Many of us are probably familiar with how professional athletes and even head coaches appear in different commercials promoting brands or post on social media about their favorite products. For the longest time, you may have wondered, why can’t college athletes have this opportunity? That has all changed.
The NCAA (National Collegiate Athletic Association) ruled on June 30, 2021, that college athletes in all three divisions can now make money through endorsements with brands starting July 1, 2021. These endorsement deals can capitalize on an athlete’s name, image and personal likeness (NIL). The NCAA made it very clear that this new ruling is not a pay-to-play circumstance like with professional athletes. All endorsement deals must comply with each individual state’s law governing NIL activities. The NCAA is still working with the U.S. Congress to draft federal legislation to help support these athletes and guide them through this new ruling.
Now that student-athletes have the chance to obtain endorsements based on their NILs in college athletics, they have the opportunity to expand their personal brands to their fans and supporters in unique ways on social media. These endorsements give athletes the chance to enhance their relationships with their teams and fan bases. In posting brand-related content on their social media accounts, athletes help their sponsored brands reach a new audience of potential consumers.
Numerous well-known college athletes have already confirmed endorsement deals with brands. These student-athletes include Bryce Young, Bo Nix, Lexie Sun, McKenzie Milton and D’Eriq King. Players such as Young are already earning up to seven figures from their sponsorships.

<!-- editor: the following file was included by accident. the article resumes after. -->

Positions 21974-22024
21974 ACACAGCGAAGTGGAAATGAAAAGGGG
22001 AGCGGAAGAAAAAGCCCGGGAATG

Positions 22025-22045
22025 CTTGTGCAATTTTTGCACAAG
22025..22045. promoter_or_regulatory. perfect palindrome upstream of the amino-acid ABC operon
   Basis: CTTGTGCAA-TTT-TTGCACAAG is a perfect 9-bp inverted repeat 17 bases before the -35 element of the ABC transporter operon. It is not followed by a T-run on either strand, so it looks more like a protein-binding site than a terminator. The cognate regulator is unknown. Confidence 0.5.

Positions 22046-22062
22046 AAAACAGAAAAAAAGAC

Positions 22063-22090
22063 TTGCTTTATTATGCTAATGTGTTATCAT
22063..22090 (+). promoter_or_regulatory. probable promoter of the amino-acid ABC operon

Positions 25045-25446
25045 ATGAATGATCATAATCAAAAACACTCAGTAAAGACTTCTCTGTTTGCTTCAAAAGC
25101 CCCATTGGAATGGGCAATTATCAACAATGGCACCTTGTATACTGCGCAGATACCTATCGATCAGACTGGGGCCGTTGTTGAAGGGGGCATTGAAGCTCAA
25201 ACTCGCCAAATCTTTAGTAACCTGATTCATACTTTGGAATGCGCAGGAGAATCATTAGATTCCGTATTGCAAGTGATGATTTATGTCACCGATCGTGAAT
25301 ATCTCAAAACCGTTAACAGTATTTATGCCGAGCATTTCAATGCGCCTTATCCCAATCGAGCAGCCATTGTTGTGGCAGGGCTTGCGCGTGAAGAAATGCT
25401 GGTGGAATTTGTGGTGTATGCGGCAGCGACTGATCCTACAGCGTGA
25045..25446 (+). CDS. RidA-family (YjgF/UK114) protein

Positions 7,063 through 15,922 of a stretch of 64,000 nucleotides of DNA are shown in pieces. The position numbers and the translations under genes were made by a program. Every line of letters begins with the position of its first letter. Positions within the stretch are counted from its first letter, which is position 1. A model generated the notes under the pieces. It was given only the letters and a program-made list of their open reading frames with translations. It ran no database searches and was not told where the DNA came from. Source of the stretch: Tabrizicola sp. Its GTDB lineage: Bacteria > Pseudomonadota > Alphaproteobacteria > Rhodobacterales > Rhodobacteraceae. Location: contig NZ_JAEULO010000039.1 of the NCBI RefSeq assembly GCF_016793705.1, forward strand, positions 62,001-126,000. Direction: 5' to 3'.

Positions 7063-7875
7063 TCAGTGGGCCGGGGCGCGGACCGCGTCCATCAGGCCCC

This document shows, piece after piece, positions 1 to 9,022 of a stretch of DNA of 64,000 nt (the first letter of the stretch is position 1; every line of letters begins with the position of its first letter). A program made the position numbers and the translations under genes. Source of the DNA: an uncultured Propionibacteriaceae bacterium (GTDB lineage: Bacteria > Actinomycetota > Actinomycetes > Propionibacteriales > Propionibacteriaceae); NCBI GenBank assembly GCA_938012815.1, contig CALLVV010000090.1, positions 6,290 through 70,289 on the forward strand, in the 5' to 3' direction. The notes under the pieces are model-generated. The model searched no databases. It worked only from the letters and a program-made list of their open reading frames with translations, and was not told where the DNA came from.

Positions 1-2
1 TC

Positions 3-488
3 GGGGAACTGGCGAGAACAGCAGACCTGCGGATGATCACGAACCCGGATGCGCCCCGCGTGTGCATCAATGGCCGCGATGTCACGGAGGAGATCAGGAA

Twin sisters Hanna and Haley Cavinder are two athletes from Fresno State’s women’s basketball team who made an endorsement deal right after the new ruling. They are currently spokespeople for Boost Mobile, and their endorsement made headlines when promoted on a billboard in New York City’s Times Square on July 1, 2021. Hanna touted the deal on her Twitter account, while Haley announced the arrival of their Boost Mobile merchandise. The response to both Haley and Hanna’s tweets regarding their sponsorship was very positive, with Hanna’s billboard tweet amassing a significant number of retweets, quote tweets and likes.
Ga’Quincy “Kool-Aid” McKinstry is a true freshman defensive back at The University of Alabama. After the NCAA announced the new ruling, McKinstry was offered an endorsement deal with Kraft Foods Inc.’s flavored drink mix, Kool-Aid. After announcing the deal with Kool-Aid on his Instagram account, McKinstry has since posted other content promoting the partnership. The announcement post alone garnered more than 20,000 likes.
These examples demonstrate the unique ways in which players can capitalize on personal branding and connect with their audiences on social media — all with help from their sponsorships.
While some may say the NIL ruling is just another way for athletes to make money, it has a very beneficial effect on an athlete’s personal brand. Allowing college athletes the opportunity to increase and build their personal brands on social media is valuable for their future endeavors in the sports industry.
Alyssa Thomas is a senior at The University of Alabama. She is pursuing a degree in public relations with a concentration in sports and entertainment media and minoring in communication management. She is also an editor and writer for Platform Magazine, an online student-run publication at UA that is sponsored by The Plank Center for Leadership in Public Relations. She is an active member of several organizations across campus including PRCA, PRSSA and CMA EDU.